After talking with many traders and analysts, there is a distinct fear of history repeating itself but those fears (and market pricing) overstate the odds of a major surprise.
Sunday Afternoon VolatilityWatch for exit polls hitting at 8 pm Paris time on Sunday (7 pm London, 2 pm New York), coinciding with the market open in the Pacific.
Before that, we'll watch for continue comments from leaders at IMF meetings in Washington and the Japan Nikkei PMI at 0030 GMT. The prior was 52.4.
|Flash PMI Manufacturing|
|52.4||Apr 21 0:30|
|Eurozone Flash PMI Manufacturing|
|56.2||Apr 21 8:00|
|France Flash PMI Manufacturing|
|53.3||Apr 21 7:00|
|Germany Flash PMI Manufacturing|
|58.3||Apr 21 7:30|
A drop in oil prices and reports that Canadian officials will try to tame the housing market sent USD/CAD close to 1.35 on Wednesday. The US dollar was the top performer while the Australian dollar lagged. New Zealand CPI and Japanese trade balance are up next. The Premium short in the DOW30 was closed for 205-pt gain, leaving another index trade open. There are 2 CAD trades in progress.
The Canadian dollar has been a challenge for traders this year. A series of headfakes, central bank mixed signals and false breakouts have kept the pair confined in a rough 1.30 to 1.35 range. Economic data has been extremely strong lately but the BOC has warned it's a mirage.
Meanwhile, two other factors threaten to break the range: Oil and housing.
Crude fell nearly $2 on Wednesday after the US reported an unexpected build in gasoline supplies, low demand and another rise in production. That final factor will irk OPEC and could scuttle a quota extension at the May 25 meeting.
If that's the case, crude and the Canadian dollar would swan dive in synch. The assumption is that Saudis will suck it up until after the Aramco IPO but that's a dangerous bet.
For the loonie, the wild card is housing. Tomorrow Ontario provincial government – where Toronto is located – will reportedly unveil 10 measures aimed at cooling the housing market. Leaks sound like they could be drastic as they include rent controls, taxes on foreign buyers, levies on speculators and more. Prices around Toronto have risen more than 30% in the past year and have tripled since 2000 so a correction is long overdue but heavy-handed government intervention could turn it into a rout.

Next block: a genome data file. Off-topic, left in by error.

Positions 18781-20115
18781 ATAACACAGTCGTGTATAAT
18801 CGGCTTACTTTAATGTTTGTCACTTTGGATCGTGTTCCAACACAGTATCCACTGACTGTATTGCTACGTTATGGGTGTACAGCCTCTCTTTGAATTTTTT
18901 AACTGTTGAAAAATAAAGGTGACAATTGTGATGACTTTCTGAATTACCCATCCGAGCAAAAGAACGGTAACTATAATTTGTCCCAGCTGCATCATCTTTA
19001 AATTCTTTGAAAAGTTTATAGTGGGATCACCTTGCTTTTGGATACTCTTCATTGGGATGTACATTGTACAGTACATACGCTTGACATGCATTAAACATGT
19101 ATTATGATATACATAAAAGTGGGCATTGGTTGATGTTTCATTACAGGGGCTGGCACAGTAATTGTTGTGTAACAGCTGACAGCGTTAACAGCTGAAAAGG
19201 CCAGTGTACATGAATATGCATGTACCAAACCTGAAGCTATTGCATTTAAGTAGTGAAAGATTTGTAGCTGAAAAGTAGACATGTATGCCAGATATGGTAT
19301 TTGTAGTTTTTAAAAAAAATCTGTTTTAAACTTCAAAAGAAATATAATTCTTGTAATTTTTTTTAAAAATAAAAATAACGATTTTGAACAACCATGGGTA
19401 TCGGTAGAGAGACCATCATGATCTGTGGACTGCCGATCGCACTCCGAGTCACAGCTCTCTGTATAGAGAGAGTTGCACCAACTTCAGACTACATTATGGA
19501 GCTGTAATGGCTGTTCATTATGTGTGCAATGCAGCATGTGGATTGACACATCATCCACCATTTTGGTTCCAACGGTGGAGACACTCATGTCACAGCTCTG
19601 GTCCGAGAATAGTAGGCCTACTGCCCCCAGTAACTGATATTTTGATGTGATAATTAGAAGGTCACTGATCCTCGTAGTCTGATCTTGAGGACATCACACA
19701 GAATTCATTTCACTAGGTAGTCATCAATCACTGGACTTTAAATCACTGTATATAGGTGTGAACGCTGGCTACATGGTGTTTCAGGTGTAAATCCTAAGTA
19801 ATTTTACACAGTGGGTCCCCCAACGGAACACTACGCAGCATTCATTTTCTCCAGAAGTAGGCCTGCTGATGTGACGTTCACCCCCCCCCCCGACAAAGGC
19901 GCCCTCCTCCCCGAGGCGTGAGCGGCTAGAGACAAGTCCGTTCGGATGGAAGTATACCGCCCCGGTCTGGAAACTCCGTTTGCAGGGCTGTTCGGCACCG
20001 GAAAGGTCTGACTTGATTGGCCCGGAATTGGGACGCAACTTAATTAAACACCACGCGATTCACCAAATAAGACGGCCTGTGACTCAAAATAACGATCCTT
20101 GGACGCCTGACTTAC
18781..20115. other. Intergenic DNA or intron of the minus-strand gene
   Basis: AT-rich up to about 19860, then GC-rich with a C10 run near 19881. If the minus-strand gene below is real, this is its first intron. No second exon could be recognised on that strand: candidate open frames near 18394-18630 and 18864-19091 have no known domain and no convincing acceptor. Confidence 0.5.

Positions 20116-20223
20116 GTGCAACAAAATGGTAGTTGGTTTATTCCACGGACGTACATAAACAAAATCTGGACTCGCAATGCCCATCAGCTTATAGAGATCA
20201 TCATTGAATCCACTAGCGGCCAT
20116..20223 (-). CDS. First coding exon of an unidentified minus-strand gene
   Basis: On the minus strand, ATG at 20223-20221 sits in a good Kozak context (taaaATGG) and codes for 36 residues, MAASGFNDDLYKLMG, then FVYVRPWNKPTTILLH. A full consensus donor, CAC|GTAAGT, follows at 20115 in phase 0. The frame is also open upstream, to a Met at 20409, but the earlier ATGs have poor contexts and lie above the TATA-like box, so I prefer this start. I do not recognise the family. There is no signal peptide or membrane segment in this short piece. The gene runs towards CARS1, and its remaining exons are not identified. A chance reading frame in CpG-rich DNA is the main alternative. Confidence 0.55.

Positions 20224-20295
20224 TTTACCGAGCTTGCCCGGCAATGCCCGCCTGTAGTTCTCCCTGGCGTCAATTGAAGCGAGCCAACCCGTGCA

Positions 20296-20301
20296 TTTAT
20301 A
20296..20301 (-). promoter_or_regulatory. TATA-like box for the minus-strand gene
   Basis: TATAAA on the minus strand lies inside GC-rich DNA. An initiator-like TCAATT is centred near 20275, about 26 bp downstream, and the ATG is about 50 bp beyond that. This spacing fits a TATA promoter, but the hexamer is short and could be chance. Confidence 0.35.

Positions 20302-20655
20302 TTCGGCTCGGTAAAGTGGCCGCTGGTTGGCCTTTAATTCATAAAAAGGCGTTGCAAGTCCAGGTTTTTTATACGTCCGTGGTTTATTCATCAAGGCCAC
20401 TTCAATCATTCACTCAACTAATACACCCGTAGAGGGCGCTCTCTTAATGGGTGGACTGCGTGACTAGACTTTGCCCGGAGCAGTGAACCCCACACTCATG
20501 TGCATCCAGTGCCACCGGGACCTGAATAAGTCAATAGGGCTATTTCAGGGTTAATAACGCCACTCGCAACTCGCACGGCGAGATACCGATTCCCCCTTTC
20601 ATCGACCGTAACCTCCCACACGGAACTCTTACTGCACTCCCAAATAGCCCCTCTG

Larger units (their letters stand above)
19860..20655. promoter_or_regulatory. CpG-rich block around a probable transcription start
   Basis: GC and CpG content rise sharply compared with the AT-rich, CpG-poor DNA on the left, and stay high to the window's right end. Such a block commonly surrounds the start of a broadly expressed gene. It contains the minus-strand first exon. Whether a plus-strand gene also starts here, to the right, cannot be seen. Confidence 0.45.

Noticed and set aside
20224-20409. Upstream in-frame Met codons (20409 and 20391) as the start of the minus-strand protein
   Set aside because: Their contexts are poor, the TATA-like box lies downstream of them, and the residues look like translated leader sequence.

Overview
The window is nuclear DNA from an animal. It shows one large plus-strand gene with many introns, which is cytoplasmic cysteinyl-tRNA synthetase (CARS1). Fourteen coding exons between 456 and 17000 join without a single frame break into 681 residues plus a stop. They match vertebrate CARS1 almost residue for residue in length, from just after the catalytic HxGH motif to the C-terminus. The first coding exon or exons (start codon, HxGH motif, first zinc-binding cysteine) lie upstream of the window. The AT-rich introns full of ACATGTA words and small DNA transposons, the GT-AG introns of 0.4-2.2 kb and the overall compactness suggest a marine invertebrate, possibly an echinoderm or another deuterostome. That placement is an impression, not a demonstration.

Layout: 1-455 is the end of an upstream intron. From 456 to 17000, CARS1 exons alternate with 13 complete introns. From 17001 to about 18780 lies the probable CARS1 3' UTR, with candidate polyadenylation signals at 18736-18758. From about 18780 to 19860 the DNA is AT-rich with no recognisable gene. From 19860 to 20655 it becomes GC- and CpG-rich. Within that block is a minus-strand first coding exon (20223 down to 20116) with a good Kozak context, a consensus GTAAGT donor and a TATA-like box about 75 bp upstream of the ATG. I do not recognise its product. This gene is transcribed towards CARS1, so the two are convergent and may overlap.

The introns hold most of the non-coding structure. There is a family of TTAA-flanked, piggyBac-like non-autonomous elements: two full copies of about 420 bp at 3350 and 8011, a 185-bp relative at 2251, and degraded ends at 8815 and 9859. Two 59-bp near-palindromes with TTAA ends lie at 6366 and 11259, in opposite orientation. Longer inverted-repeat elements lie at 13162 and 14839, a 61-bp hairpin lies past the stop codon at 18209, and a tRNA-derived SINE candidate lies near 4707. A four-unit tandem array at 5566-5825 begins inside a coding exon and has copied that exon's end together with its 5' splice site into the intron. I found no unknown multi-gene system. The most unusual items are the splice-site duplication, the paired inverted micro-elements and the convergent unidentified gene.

The consumer has long been a major driver of Canadian economic strength but if housing wealth evaporates, so will spending (and CAD).
Technically, 1.3500 offered some tough resistance Wednesday even as oil prices were plunging. Beyond that, the March high of 1.3536 and the late-December, no liquidity high of 1.3599 are resistance. Also note that CAD/JPY is at the lowest since November and GBP/CAD is at the highest since September.
The loonie isn't the only commodity currency that's wilting; AUD and NZD are also nearing the lows of the year. A big factor in whether the kiwi gets there will be the Q1 CPI report due at 2245 GMT. The consensus is for a 0.8% q/q rise. That would be a healthy inflation boost and get prices up to 2.0% y/y.
At 2350 GMT, we'll be watching Japanese trade balance. The consensus is for a 608B yen surplus but more important will be trade growth. Exports are forecast to rise 6.2% and imports up 10.0%.
|0.4%||Apr 19 22:45|
|0.68T||Apr 19 23:50|
Care to guess this chart? It's the monthly chart of a popular US sector index. As you can see, it failed to break its 7-year channel right at the same level of the 76.4% retracement of the decline from the 2007 high to the 2009 low. The relative strength index may also indicate further declines towards the mid-point of the channel's height, a break of which may drag it to pre-November levels. i.e. erasing the all of the gains from the Trump's victory rally. Again, this is not FX, commodity, bonds or a ratio. Just a straightforward index. It's a big deal when you find out what is.